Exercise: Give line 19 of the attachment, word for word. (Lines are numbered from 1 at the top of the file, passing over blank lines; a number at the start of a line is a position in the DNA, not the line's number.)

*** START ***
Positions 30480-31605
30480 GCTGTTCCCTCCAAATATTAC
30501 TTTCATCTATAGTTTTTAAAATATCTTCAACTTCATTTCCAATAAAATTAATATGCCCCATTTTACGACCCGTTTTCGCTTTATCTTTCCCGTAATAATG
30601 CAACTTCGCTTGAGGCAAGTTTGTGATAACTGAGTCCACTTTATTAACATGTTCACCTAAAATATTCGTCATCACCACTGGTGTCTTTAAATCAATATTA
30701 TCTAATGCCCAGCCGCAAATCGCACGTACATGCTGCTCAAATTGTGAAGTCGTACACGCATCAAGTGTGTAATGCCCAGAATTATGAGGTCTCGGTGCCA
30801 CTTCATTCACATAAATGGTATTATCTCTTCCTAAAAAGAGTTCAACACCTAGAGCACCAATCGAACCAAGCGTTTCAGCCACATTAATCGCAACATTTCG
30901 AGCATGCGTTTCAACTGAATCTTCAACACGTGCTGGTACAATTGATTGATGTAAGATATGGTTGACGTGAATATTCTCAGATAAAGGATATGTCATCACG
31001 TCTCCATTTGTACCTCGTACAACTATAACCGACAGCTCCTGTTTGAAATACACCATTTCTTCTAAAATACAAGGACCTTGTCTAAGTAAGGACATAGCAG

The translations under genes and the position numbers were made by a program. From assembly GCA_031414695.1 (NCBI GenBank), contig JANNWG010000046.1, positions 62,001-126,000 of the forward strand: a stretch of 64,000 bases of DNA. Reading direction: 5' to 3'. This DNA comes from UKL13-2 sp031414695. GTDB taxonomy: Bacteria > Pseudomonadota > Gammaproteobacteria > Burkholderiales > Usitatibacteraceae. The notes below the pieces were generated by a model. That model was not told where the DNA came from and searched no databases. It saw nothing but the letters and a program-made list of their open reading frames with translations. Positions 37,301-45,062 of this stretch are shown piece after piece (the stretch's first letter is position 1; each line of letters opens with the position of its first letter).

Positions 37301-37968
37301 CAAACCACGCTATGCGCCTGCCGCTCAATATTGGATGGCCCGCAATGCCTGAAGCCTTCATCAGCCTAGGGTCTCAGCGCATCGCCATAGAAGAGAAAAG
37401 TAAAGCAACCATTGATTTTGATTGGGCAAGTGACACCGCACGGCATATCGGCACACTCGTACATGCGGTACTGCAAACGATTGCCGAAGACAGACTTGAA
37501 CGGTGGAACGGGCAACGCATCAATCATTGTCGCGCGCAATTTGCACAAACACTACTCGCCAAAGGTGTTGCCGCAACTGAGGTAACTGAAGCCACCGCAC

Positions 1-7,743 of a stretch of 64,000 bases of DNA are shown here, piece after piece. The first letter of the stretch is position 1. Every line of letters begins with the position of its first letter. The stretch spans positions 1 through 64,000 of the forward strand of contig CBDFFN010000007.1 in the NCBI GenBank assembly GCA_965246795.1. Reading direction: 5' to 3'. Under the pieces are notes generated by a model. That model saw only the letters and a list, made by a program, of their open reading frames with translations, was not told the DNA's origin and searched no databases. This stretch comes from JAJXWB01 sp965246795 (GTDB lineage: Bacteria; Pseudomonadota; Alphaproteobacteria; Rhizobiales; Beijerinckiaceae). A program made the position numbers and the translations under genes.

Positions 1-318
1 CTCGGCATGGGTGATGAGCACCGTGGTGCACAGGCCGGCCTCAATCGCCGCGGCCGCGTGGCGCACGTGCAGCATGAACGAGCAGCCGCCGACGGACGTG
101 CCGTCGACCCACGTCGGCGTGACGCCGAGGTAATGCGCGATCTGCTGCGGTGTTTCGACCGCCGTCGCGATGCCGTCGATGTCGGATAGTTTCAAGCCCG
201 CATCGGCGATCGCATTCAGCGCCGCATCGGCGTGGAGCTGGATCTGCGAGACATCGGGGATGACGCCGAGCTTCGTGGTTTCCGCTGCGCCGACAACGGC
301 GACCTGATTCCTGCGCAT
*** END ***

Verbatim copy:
301 GACCTGATTCCTGCGCAT